A legal separation is similar to a divorce in that it deals with the same issues:
- Child Custody
- Parenting Time
- Child Support
- Spousal Maintenance
- Equitable Division of Joint and Community Property
- Equitable Allocation of Joint and Community Debts
- Attorney’s Fees and Costs.
A legal separation differs from a divorce in that a legal separation does not end the marriage. If you have a legal separation you are not able to remarry. You remain married until you obtain a decree of dissolution of marriage.
A legal separation ends the marital community. No further community property is acquired, and any property acquired is the separate property of the person who acquires it. Also no further community debts are incurred, and any debts incurred are the separate debts of the party who incurred them.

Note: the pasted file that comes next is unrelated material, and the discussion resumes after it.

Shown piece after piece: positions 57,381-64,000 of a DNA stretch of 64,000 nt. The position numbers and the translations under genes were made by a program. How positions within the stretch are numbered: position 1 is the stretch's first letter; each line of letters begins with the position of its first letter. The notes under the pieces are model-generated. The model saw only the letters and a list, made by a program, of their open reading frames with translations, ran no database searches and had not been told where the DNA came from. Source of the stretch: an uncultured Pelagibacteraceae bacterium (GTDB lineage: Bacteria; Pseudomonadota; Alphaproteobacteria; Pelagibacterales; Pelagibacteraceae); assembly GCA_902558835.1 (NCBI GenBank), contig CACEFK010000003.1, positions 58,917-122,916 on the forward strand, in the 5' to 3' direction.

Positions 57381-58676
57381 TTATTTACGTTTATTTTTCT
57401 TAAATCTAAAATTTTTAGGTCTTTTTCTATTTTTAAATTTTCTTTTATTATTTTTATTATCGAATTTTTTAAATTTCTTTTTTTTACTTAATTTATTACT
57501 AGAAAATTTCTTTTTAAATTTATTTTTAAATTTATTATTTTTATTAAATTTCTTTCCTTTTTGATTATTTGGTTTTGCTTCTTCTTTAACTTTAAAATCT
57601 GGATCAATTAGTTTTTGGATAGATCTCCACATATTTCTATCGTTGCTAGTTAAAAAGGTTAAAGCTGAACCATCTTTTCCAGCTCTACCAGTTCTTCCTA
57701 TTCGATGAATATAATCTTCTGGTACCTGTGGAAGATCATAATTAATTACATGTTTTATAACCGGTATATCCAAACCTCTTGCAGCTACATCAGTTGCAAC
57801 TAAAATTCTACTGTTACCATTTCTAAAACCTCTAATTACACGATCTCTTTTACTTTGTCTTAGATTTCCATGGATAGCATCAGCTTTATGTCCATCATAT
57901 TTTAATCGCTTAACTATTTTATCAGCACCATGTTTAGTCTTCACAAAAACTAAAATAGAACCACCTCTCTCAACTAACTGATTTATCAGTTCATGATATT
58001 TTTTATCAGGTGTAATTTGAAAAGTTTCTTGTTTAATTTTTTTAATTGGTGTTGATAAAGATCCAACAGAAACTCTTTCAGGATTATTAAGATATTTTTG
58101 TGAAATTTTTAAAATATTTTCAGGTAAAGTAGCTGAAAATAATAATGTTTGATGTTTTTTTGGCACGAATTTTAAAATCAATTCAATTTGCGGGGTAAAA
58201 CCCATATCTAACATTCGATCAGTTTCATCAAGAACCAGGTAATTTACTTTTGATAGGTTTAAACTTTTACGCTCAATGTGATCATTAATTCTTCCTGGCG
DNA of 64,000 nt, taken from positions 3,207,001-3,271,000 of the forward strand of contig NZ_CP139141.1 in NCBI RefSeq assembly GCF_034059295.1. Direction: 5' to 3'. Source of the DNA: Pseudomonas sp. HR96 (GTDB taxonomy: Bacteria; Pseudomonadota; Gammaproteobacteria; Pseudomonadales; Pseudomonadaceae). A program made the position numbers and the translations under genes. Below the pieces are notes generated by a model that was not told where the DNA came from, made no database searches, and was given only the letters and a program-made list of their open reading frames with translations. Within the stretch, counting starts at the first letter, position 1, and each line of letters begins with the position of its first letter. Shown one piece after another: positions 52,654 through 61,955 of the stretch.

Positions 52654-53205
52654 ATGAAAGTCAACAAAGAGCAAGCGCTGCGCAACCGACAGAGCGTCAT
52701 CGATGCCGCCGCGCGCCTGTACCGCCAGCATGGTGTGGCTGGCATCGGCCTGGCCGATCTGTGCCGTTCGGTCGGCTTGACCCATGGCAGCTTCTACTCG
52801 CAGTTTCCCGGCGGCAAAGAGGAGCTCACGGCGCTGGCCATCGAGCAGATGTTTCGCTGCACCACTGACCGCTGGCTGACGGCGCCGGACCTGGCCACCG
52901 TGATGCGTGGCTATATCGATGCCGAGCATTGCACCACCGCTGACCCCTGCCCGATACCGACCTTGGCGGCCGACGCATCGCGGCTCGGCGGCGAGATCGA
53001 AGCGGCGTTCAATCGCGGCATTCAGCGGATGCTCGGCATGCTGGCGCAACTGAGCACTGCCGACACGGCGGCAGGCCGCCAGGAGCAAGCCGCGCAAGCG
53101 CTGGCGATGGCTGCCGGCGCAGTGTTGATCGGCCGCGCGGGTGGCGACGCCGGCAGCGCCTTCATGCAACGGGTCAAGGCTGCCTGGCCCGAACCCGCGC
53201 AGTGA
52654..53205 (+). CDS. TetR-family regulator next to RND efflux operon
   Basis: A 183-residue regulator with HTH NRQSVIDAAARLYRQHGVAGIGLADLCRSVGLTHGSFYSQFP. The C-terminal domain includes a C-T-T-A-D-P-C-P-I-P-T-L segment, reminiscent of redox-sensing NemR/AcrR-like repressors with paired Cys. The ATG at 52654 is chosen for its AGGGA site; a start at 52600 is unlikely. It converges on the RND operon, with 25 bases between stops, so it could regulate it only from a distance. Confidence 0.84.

Some people want a legal separation because they want the protections or benefits such as child custody, child support and/or spousal maintenance, or stopping the other spouse from incurring community debts while still leaving the door open to reconciliation in the future.
If the other spouse objects to a legal separation and requests a dissolution of marriage, the court will enter an order dissolving the marriage.
If you have a legal separation, you can obtain a divorce in the future.